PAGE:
It’s was the first Sunday of the New Year, and this was how it opened! On roads and footpaths the snow was already many inches deep; the fields were a sheet of blinding whiteness; and the flakes were still falling as though they never meant to stop. As the caretaker fought his way through the storm from his cottage to the chapel in Artillery Street, he wondered whether, on such a wild and wintry day, any one would venture out. It would be strange if, on the very first Sunday morning of the year, there should be no service. He unbolted the chapel doors and lit the furnace under the stove. Half an hour later, two men were seen bravely trudging their way through the snow drifts; and, as they stood on the chapel steps, their faces flushed with their recent exertions, they laughingly shook the snow off their hats and overcoats. What a morning, to be sure! By eleven o’clock about a dozen others had arrived; but where was the minister? They waited; but he did not come. He lived at a distance, and, in all probability, had found the roads impassable. What was to be done? The stewards looked at each other and surveyed the congregation. Except for a boy of fifteen sitting under the gallery, every face was known to them, and the range of selection was not great. There were whisperings and hasty consultations, and at last one of the two men were first to arrive—‘a poor, thin-looking man, a shoe maker, a tailor, or something of that sort’— yielded to the murmured entreaties of the others and mounted the pulpit steps. He glanced nervously round upon nearly three hundred empty seats. Nearly, but not quite! For there were a dozen or fifteen of the regular worshipers present, and there was the boy sitting under the gallery. People who had braved such a morning deserved all the help that he could give them, and the strange boy under the gallery ought not to be sent back into the storm feeling that there was nothing in the service for him. And so the preacher determined to make the most of his opportunity; and he did.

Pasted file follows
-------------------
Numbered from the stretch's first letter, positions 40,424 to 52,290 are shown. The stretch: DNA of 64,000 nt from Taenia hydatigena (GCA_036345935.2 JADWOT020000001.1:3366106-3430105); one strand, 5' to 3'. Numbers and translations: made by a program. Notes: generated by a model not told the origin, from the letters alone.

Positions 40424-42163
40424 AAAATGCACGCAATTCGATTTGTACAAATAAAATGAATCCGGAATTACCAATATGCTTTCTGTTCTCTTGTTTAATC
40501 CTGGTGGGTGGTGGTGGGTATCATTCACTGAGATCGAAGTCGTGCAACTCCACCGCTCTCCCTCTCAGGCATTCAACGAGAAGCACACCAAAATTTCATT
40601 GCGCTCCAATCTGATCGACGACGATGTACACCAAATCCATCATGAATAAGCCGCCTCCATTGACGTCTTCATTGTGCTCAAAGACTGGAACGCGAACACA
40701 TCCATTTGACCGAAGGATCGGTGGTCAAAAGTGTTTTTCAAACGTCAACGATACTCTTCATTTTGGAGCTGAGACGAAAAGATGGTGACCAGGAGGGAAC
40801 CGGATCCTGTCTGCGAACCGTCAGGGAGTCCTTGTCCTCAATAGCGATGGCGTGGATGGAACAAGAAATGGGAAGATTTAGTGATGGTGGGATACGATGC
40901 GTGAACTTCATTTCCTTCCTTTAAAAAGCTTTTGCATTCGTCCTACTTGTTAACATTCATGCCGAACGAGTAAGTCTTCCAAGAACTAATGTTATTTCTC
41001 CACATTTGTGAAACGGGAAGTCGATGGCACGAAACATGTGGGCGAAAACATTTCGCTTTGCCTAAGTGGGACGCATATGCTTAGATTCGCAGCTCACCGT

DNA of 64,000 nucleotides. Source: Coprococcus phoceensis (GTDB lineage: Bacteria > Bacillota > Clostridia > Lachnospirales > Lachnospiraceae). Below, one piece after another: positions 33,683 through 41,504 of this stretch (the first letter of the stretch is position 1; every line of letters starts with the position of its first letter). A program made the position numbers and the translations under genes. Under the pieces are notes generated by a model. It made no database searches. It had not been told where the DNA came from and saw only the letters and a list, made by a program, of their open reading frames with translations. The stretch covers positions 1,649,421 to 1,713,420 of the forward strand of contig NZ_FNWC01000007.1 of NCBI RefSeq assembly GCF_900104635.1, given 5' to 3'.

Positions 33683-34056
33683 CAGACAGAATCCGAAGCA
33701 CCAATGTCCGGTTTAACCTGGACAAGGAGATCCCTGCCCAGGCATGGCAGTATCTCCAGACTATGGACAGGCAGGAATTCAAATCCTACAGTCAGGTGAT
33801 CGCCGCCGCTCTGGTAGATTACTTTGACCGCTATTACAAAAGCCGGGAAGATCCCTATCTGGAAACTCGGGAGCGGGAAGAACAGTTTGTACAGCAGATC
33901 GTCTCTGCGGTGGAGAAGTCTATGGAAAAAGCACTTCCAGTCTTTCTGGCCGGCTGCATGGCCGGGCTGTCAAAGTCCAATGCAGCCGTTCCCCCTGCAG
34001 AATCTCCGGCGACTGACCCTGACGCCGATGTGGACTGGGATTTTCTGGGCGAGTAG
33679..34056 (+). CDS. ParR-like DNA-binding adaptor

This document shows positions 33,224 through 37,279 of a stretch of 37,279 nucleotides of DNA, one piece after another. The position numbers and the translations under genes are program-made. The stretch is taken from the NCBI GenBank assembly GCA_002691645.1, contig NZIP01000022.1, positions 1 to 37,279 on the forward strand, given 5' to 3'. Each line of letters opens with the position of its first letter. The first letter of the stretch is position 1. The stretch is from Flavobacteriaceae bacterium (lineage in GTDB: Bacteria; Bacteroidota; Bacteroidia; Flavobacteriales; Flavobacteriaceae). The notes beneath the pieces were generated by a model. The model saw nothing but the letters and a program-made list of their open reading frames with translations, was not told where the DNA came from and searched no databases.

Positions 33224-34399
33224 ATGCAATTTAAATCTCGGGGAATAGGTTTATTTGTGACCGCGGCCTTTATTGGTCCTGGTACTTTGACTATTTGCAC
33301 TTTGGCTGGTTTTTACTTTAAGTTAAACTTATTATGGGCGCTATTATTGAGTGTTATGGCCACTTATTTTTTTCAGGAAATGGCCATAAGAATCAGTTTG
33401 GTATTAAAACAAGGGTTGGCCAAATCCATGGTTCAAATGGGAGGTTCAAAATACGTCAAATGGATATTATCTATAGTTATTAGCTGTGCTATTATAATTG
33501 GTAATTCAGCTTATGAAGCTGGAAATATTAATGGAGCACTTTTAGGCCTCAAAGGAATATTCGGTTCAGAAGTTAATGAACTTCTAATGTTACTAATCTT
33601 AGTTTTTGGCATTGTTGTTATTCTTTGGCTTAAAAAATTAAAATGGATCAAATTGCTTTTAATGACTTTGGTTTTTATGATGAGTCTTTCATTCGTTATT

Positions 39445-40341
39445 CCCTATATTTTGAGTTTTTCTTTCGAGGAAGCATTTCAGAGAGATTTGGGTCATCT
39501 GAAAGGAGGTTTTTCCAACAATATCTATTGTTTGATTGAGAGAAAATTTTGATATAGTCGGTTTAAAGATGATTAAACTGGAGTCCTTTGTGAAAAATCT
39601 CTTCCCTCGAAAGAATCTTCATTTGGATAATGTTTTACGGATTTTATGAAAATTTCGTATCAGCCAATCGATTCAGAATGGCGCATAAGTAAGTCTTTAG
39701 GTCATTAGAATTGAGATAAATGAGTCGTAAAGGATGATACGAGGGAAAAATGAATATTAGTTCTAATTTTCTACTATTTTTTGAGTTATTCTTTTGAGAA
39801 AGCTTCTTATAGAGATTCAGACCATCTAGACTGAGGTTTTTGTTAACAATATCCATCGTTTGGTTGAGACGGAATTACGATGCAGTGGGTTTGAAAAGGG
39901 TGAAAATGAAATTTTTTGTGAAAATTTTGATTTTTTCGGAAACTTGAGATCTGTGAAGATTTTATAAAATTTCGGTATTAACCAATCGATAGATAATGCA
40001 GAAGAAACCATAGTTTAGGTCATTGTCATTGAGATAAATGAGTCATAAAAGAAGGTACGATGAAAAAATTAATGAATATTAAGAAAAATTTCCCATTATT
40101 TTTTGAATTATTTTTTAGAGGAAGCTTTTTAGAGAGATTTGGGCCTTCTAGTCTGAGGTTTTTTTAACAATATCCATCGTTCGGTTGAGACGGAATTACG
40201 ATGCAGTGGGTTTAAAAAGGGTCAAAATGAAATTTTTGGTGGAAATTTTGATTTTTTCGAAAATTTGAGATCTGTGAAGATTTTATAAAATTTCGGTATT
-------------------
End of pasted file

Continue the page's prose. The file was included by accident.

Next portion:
The boy sitting under the gallery!A marble tablet now adorns the wall near the seat which he occupied that snowy day. The inscription records that, that very morning, the boy sitting under the gallery was converted! He was only fifteen, and he died at fifty-seven. But, in the course of the intervening years, he preached the gospel to millions and led thousands and thousands into the kingdom and service of Jesus Christ. ‘Let preachers study this story!’ says Sir William Robertson Nicoll. ‘Let them believe that, under the most adverse circumstances, they may do a work that will tell on the universe for ever. It was a great thing to have converted Charles Haddon Spurgeon; and who knows but he may have in the smallest and humblest congregation in the world some lad as well worth converting as was he?’
—Taken from A Bunch of Everlastings, pp. 143-145.